Inhibitory Synapses: PSP brings membrane potential away from AP threshold, inhibitory postsynaptic potentials (IPSPs), postsynaptic AP less probable. Sometime these will be a neurotransmitter and binds to a K+ receptor, opens it, causing K+ to leave producing a IPSP.

6

How do neuron communicate?

Neurons communicate by divergence or convergence. Divergence is communicating between one presynaptic neuron and multiple postsynaptic cells.
Convergence is communication between several presynaptic cells and one postsynaptic cell.

7

What is neural integration?

Neural integration is the combination of synaptic inputs arriving at the same time which determines AP firing. If axon hillock is depolarized to threshold then an AP will happen. If axon hillock is not depolarized to threshold there will be no AP. Timing plays an important role, not only do they have to be the same size, but they have to get to the cell at the same time in order to cancel each other out.

8

What are the Acetylcholine receptors?

The ACh receptors are Nicotinic Cholinergic Receptors and Muscarinic Cholinergic Receptors. ACh cause skeletal muscles to contract and causes heart muscles to relax. The same NT can have opposite effect in different part of the body. Cell have one or the other, having both would cause conflicting signals. This is called a high fidelity system because there is no room for error.

9

What are Nicotinic Cholinergic Receptors?

Nicotinic Cholinergic Receptors are found on your skeletal muscles. Pretty much on every voluntary muscle that you have. ACh causes the skeletal muscle to contract. Nicotinic receptors blocked by curare (from bark of South American vine—poison darts) causes skeletal muscle paralysis.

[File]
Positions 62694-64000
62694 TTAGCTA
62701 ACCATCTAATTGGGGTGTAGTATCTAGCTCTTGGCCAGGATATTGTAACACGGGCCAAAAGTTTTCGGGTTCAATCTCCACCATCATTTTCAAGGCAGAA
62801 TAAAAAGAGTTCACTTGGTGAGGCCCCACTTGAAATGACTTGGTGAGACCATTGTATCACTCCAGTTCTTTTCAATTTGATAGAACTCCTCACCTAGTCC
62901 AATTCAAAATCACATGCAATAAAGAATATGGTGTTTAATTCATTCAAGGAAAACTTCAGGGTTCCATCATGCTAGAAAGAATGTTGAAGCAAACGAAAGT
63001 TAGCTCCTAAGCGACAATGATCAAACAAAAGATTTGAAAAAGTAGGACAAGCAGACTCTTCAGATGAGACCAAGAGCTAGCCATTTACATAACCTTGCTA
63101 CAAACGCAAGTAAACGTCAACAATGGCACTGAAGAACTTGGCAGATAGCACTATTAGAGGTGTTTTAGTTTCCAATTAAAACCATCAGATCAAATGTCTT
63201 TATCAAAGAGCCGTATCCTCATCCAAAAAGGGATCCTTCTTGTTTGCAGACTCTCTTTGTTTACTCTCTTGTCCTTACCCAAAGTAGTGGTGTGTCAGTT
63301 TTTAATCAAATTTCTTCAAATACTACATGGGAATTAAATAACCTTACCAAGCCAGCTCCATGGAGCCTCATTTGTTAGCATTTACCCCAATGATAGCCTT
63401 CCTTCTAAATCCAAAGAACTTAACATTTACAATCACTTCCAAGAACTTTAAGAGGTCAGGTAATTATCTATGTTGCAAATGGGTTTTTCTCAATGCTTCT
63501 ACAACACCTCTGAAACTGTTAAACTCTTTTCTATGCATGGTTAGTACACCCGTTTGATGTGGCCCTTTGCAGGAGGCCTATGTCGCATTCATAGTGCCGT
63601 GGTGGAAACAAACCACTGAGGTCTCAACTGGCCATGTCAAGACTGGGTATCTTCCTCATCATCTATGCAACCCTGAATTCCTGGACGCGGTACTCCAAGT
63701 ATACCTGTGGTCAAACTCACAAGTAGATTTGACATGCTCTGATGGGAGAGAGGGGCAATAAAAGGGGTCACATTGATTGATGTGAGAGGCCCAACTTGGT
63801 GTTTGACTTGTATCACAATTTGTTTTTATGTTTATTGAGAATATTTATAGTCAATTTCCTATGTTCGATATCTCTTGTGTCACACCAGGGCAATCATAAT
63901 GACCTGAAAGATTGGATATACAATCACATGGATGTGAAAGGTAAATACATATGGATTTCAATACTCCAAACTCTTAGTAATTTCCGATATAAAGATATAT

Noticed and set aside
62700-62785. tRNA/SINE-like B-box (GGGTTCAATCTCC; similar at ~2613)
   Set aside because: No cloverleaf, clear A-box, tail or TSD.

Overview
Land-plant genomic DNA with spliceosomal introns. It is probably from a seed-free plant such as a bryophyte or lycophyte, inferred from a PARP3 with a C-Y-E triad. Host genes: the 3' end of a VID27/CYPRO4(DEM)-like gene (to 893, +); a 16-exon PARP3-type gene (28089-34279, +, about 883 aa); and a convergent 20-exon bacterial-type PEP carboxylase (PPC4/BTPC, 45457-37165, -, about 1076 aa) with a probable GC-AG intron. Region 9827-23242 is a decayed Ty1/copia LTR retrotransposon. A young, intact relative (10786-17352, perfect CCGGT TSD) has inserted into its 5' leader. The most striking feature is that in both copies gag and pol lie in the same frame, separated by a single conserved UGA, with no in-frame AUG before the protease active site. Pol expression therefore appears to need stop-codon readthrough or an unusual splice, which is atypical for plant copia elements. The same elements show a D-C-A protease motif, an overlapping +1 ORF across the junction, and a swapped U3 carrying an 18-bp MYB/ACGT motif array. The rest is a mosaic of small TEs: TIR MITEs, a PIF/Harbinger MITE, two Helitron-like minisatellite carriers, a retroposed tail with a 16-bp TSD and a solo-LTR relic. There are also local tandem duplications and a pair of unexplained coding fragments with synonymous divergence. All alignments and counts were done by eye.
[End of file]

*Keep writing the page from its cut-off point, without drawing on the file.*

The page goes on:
10

What are Muscarinic Cholinergic Receptors?

Muscarinic Cholinergic Receptors use the metabotropic pathways of the heart. Your heart muscles use this pathway which is a G-protein coupled pathway and results in an ion channel opening. Muscarinic receptors are blocked by atropine. Ex. for someone with a heart attack, give it epinehrines tells heart not to relax

11

What are the biogenic amines?

The biogenic amines are:
Catecholamines which are Dopamine - Released from CNS.
Norepinephrine - Released from CNS and PNS (binds adrenergic receptors).
Epinephrine - Released from CNS and adrenal medulla (binds adrenergic receptors).

These receptors are generally metabotropic.
Serotonin - released by CNS and controls sleep and emotions.
Histamine- released by CNS and released from non-neuronal mast cells as well as during allergic reactions.

12

What are the neurotransmitter amino acids?